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Labour + Industry

We’re Oil Sands Workers and We Aren’t Buying What Kenney’s Selling

Alberta is better off with Notley’s energy policies. Here’s why.

By Kim Conway 12 Apr 2019 | TheTyee.ca

Kim Conway works at Suncor in Fort McMurray. She is a member of Unifor Local 707A and chair of Unifor’s National Energy Council. She shared these views at an April 12 press conference with frontline oil sands workers from Suncor, Imperial, Husky and Shell.

In the dying days of the Alberta election campaign, we think it’s urgent that voters know what we know as frontline oil sands workers.

In particular, we think Albertans deserve to know that many people within Alberta’s biggest oil sands companies — including top executives — are worried that United Conservative Party leader Jason Kenney represents a threat to the future of our industry.

With that in mind, we are calling on oil sands company executives, our bosses, to share with voters what they’ve been saying to their employees and investors; namely that the province’s oil sands industry would be better off with Rachel Notley’s energy policies.

Our assertion that Notley would be better for the oil sands may come as a surprise to some people — but it shouldn’t.

The big oil sands companies helped craft the Notley government’s Climate Leadership Plan — not because they’re a bunch of wild-eyed socialists or tree-huggers, but because they understand that the industry must decarbonize to survive in a changing world.

The Climate Leadership Plan, unveiled in late 2015, has helped Alberta oil sands companies reduce their emissions faster and more economically than the policies of the old PC government. UCP leader Kenney wants to revive those outdated policies, which would have the effect of rewarding environmental laggards and punishing the top performers.

Given the fracking boom and oil glut in the United States, everyone understands that the future of our industry depends on getting into new markets in China and India. But both of those countries are introducing tough new carbon pricing systems.

The only way to get into those markets and become a player on the world stage is to reduce emissions. That’s what people like outgoing Suncor CEO Steve Williams mean when they say we need to become ‘carbon competitive.’

Kenney’s approach of ignoring what our potential customers really want is a recipe for being left behind, in terms of both investment and jobs. To put it bluntly: Jason Kenney just doesn’t get it. And we’ll all pay the price for his ignorance.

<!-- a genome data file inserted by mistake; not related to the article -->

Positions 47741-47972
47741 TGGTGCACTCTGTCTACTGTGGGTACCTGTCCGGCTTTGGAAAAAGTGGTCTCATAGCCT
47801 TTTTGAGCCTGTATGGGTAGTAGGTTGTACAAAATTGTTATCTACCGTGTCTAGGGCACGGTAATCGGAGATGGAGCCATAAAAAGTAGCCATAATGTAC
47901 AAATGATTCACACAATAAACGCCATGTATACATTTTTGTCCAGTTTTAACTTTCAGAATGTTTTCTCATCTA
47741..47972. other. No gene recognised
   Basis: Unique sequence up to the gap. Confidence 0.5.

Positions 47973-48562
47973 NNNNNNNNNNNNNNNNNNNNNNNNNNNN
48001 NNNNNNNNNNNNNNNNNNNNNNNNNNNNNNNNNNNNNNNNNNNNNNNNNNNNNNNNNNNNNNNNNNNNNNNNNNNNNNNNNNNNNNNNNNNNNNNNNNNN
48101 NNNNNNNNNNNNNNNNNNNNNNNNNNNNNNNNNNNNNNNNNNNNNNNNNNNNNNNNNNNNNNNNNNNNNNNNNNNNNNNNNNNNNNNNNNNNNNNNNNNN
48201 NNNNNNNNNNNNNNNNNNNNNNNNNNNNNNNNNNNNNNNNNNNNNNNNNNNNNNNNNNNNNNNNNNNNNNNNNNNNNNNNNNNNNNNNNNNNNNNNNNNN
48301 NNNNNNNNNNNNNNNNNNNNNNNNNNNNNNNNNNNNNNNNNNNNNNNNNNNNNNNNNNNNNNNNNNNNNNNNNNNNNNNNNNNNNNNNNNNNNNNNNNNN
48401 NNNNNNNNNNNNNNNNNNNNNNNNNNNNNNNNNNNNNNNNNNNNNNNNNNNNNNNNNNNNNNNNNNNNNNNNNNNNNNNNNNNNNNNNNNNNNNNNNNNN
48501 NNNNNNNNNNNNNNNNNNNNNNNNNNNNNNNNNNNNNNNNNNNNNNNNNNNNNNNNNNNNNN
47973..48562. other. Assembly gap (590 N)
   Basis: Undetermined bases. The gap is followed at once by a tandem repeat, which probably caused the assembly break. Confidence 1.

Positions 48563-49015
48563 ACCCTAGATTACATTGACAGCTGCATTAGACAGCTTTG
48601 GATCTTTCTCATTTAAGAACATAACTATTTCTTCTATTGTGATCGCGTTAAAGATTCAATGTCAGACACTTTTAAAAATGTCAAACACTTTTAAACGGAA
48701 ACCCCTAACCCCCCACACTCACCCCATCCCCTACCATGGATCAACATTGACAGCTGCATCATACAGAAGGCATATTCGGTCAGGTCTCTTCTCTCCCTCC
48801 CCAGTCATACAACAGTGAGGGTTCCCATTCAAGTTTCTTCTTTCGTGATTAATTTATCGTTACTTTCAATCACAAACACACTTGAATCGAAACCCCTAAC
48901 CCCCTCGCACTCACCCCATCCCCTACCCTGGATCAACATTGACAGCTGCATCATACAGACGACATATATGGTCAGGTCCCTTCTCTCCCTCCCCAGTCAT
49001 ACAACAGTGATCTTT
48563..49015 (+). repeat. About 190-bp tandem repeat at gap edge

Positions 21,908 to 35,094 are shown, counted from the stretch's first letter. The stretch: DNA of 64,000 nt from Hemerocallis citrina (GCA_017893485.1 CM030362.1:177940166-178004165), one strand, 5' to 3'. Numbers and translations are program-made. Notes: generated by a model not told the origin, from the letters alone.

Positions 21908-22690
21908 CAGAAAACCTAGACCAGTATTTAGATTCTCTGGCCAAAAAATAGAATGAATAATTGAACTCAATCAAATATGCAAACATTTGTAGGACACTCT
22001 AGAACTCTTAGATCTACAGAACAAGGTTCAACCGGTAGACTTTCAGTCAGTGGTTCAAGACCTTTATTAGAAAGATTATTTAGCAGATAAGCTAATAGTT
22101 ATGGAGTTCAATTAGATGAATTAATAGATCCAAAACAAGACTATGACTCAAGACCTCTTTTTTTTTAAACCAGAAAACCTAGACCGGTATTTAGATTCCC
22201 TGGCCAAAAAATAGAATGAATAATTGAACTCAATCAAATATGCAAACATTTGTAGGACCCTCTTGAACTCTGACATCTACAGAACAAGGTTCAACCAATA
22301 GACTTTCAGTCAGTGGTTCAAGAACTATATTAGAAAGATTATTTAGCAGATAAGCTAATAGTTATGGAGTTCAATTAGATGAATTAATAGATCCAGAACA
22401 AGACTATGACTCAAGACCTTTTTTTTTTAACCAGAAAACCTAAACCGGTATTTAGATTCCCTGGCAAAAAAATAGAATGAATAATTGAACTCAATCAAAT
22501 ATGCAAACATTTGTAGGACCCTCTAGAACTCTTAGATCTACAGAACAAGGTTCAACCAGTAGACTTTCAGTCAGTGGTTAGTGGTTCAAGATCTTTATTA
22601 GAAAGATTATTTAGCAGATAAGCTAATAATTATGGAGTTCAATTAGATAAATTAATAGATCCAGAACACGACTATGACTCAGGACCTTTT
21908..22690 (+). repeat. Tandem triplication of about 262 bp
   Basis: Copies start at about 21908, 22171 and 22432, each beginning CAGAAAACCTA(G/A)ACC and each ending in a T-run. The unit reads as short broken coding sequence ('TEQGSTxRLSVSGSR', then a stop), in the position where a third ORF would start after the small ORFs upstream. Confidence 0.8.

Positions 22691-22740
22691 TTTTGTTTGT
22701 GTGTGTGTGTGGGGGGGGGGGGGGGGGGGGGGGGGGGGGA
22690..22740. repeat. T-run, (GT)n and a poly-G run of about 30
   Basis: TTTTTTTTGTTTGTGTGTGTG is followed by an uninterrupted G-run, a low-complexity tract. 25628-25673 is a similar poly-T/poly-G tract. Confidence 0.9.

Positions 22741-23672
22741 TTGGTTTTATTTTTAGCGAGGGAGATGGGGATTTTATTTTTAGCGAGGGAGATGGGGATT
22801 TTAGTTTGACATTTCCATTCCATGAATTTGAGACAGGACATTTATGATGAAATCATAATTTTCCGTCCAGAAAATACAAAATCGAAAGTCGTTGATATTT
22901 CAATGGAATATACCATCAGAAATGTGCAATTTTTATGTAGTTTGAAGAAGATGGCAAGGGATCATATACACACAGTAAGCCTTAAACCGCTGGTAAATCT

In fact, we would go so far as to say that someone with Kenney’s weak grasp of what’s really happening in global energy markets is simply unfit to govern an oil-producing province like Alberta at this time of profound change.

Kenney is also unfit to oversee Alberta’s oil economy because his promise to scrap Alberta’s current climate policies might actually lead the federal government to rescind its approval of the Trans Mountain Pipeline (which was approved explicitly because of the Notley government’s climate policies), and because he has no serious plans to diversify the Alberta economy.

In contrast, the NDP has been rolling out the boldest oil and gas diversification strategy that Alberta has seen since the days of Peter Lougheed. The Notley government’s “Made in Alberta” strategy has already attracted $13 billion in private-sector investment and led to the creation of thousands of jobs.

Once fully implemented, the plan will create 70,000 jobs over the next 10 years and attract $75 billion in new investments in petrochemicals, refining and upgrading.

The bottom line is that Notley has a clear and comprehensive plan for dealing with the rapidly changing global oil and gas landscape. It starts with rail and pipelines to get our products to market.

It continues with policies that support companies that are reducing emissions to gain a competitive advantage in an increasingly carbon-constrained world.

And it culminates in a bold and visionary plan to diversify our economy both within and beyond oil and gas — so we don’t continue with the risky strategy of having all of our economic eggs in one basket.

Kenney, on the other hand, just has hot air and anger.

So, if voters are thinking about holding their noses and voting for Kenney “because of the economy,” we urge them to think again.

It’s Notley who has the right diagnosis and the right prescription. And it’s Kenney who’s selling snake oil.  [Tyee]

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